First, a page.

Using the Right Tools Can Help You Strike Back at Phishing Emails

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Several months ago, a convincing phishing scam started popping up in inboxes across the U.S. Chuck Fordham was reaching out to share a large Dropbox file. Do you know Chuck Fordham? Neither do we, but he grabbed our attention with one of the best-crafted phishing emails we’ve seen in a long time.

Such phish bait often targets corporate email addresses and is sent to unnamed email accounts like info@, manager@, etc. Several ID Watchdog employees were among those nationwide who received this message from Chuck. In each case, the phishing email indicated that a large file was waiting to be previewed on Dropbox.

Here’s why you must view such links skeptically. In reality, Chuck Fordham is not a person, but a phisher. This bogus email address leads to a construction firm that’s probably unaware of his existence. The company’s domain begins with dp as in “drop.” In middle of a hectic day on the job, that’s often good enough to a pass a brief email inspection.

Tools at Your Fingertips

It can be challenging for anyone—even ID Watchdog staffers who live and breathe data security—to spot the phish in a sea of email. The good news is that tools can help.  An email program typically has a method to determine who sent you an email. Discovering that vital clue can point out possible phishing attempts.

Dropbox is used by millions of consumers and is a trusted name in the world of data sharing. The cloud-based company realizes that phishing spammers try to capitalize on that trust, so Dropbox developed some excellent guidelines to help you learn more about email senders. With their advice, you can locate the source of an email regardless of your email service provider. One simple step can decode most email you receive.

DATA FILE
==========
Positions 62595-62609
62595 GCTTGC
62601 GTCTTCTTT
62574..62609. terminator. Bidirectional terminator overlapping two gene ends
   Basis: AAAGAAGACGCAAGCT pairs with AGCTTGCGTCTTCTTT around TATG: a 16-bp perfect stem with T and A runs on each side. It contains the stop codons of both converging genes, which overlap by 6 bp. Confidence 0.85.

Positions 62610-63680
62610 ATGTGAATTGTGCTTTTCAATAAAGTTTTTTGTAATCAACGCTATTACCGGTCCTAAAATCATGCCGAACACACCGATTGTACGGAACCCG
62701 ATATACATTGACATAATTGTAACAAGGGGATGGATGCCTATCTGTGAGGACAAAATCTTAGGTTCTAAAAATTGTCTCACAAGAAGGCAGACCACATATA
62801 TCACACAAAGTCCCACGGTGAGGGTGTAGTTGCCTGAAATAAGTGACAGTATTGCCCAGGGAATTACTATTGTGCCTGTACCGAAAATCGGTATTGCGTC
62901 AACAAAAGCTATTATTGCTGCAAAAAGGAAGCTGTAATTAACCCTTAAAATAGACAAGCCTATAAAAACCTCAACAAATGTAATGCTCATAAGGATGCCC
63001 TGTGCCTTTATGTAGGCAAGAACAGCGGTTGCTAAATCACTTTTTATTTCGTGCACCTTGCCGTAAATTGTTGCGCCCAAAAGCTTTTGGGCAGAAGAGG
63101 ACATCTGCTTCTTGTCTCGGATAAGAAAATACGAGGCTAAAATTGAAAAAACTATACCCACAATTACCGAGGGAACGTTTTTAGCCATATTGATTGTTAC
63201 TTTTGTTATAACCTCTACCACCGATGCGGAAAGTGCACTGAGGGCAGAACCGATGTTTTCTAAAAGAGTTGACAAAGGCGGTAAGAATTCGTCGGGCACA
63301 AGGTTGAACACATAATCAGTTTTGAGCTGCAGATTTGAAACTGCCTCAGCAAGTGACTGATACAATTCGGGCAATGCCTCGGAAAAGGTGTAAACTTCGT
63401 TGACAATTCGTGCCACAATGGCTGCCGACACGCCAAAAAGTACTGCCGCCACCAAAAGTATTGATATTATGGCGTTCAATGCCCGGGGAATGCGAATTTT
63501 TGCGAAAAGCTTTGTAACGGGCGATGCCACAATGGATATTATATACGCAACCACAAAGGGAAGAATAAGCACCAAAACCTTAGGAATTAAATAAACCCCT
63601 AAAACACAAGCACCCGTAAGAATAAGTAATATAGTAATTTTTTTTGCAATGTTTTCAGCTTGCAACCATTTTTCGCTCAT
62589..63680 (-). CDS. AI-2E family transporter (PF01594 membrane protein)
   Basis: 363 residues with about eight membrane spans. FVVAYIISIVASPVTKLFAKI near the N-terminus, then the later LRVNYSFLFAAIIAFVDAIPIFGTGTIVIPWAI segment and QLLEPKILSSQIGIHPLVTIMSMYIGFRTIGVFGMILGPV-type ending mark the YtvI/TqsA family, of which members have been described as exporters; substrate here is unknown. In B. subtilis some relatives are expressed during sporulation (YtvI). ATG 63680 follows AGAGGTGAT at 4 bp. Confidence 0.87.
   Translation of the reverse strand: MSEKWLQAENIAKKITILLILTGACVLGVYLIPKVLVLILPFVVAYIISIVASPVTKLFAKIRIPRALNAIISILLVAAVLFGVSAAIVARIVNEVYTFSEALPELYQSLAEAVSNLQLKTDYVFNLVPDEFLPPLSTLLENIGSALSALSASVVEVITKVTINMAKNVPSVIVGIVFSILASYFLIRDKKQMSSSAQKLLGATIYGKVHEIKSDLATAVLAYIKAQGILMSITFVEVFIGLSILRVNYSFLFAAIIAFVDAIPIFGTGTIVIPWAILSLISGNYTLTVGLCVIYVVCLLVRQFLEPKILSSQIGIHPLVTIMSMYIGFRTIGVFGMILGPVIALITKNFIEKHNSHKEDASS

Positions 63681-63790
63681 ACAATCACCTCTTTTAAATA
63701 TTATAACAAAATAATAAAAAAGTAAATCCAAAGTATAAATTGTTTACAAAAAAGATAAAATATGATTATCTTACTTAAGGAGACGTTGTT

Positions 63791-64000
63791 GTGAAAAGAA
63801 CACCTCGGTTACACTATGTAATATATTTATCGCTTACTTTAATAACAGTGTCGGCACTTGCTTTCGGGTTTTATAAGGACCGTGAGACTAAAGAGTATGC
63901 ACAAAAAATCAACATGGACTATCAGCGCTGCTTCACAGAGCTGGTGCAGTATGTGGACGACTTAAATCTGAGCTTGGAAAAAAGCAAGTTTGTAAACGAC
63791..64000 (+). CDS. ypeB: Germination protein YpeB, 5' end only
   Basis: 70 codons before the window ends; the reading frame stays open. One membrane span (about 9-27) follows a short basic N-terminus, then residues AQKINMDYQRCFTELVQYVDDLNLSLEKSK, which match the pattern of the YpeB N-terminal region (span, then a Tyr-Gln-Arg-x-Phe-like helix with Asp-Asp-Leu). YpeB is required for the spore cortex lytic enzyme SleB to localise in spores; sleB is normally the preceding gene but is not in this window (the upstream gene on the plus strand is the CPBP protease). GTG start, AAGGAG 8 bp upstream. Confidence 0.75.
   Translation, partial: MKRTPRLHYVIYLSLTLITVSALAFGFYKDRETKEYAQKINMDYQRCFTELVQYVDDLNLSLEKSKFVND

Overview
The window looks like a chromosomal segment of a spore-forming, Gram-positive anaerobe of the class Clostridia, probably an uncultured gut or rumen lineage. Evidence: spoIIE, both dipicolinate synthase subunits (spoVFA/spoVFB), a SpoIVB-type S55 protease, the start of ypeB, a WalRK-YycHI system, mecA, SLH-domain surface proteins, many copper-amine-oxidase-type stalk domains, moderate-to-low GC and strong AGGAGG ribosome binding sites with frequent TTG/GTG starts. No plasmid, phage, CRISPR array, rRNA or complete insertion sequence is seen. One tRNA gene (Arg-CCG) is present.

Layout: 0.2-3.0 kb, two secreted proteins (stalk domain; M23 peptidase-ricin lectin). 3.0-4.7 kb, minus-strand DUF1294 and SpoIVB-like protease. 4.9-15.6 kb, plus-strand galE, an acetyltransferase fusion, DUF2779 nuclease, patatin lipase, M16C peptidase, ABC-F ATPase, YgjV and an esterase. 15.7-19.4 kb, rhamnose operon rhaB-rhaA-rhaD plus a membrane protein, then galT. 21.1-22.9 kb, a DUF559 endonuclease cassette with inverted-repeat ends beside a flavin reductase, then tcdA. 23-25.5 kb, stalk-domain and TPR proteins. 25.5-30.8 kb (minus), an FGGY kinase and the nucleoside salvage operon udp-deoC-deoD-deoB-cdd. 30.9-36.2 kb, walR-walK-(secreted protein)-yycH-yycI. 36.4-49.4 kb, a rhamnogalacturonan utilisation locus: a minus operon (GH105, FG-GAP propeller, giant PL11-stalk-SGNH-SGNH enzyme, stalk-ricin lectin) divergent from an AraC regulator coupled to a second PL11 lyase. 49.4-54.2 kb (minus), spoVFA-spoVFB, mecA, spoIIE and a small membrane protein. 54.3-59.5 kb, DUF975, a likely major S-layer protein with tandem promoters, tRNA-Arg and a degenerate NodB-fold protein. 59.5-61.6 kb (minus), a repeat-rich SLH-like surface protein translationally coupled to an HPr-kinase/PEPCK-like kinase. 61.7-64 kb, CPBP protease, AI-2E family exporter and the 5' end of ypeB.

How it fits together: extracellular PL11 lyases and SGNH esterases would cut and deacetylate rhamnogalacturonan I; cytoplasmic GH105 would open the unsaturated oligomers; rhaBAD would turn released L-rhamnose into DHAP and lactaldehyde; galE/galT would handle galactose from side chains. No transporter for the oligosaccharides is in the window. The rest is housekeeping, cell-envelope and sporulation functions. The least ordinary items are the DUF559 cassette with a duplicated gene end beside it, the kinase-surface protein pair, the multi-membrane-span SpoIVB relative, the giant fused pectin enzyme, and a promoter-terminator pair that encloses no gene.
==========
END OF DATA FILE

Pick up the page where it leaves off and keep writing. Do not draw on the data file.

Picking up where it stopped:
If you use Microsoft Outlook, for example, right click on the email and select “view source” from the drop menu. That takes you to the email’s metadata file. Look for sender’s email address in the code.

Metadata also reveals the Internet protocol (IP) address of the computer used to send the email. A trace of Fordham’s IP address revealed that Chuck’s computer resides in, or is maybe just visiting, Nigeria. A handful of blacklists contain warnings about this IP address. Nigeria-based email scams are notorious in the data security world, so that’s a huge red flag!

Sophisticated Phishing Emails

Other phishing emails direct you to log into Dropbox or another company on a fake login page; if you do, scammers can snag your credentials. As the New York Times (NYT) recently reported, these phishing scams also work via text message. The NYT article spells out how to reveal sender data on an iPhone.

Gone are the days when phishing emails were riddled with bad grammar making them easy to spot. The sophistication of today’s phishing attempts cannot be overemphasized. Fraudsters even created Chase Bank phishing spam containing a disclaimer advising what to do if you suspect phishing email! That example claimed to take you to Chase.com to report spam, but actually linked to a non-Chase, fraudulent site.

If you think you may have received a phishing email, do a little detective work and, hopefully, you can avoid getting hooked.

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